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By LAURA VOZZELLA | September 22, 2006
When Doug Duncan announced that he was clinically depressed and dropping out of the governor's race, some talk radio wags weren't buying it, saying that Duncan must have been pushed out by Democratic Party bigwigs to clear the way for Martin O'Malley. But Official Maryland was all, "Get well soon, Doug." Until now. Gov. Robert Ehrlich's campaign just went on the record with the Duncan-took-a-dive theory. How do you raise an issue this touchy, since it implies that Duncan was faking it? "Team Ehrlich" found a delicate way to tackle it: in a fund-raising letter that offers anyone who donates $500 or more an autographed Bob Ehrlich football.
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NEWS
By John Fritze, The Baltimore Sun and By John Fritze, The Baltimore Sun | November 29, 2012
Former Montgomery County Executive Doug Duncan is preparing a run for his old job in 2014, potentially setting up a high-stakes political battle in Maryland's largest county. Duncan, who led Montgomery County from 1994 until he ran for governor in 2006, has discussed his plans with several Democratic supporters, but has made no official announcement. Duncan, who is 57, did not immediately return a call seeking comment. Citing clinical depression, Duncan dropped out of the 2006 Democratic primary against then-Mayor Martin O'Malley.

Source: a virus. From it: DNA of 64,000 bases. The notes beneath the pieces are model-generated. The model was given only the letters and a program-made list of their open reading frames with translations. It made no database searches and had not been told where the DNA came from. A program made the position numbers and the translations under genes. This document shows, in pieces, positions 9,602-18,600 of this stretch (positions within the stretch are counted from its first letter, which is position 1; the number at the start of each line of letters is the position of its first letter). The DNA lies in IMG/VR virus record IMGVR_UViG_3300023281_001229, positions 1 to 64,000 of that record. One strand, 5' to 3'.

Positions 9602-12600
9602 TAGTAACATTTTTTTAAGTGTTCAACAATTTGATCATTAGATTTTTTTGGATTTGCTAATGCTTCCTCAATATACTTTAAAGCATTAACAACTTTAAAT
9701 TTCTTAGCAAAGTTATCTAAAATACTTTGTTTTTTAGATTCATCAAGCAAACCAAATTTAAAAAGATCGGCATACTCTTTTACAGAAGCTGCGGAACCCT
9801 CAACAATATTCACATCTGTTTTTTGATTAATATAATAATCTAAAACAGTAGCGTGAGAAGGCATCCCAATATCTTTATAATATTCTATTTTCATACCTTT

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NEWS
By LAURA VOZZELLA | April 30, 2006
Kendel Ehrlich, Democrat-turned-Republican, wore a black, broad-brimmed number. Frances Glendening, Republican-turned-Democrat, went hatless. And Nancy Grasmick, the Democratic pal of Maryland's GOP governor, showed off her legendary ability to straddle the fence: She plopped a jockey's helmet on her head just as she stepped up to the podium at Pimlico, then whipped it off before it could smush her poofy blond 'do. "I do have a hat," she told the crowd....
NEWS
September 12, 2008
Highest Md. court to hear suit on slots referendum The Maryland Court of Appeals will hear arguments Monday in a lawsuit protesting the ballot language for November's slot-machine referendum, the high court said yesterday. On Wednesday, a panel of Anne Arundel County Circuit Court judges ruled that the proposed ballot language was "misleading" but said it could be fixed by adding a single word to clarify that anticipated gambling revenues would "primarily" support state education programs.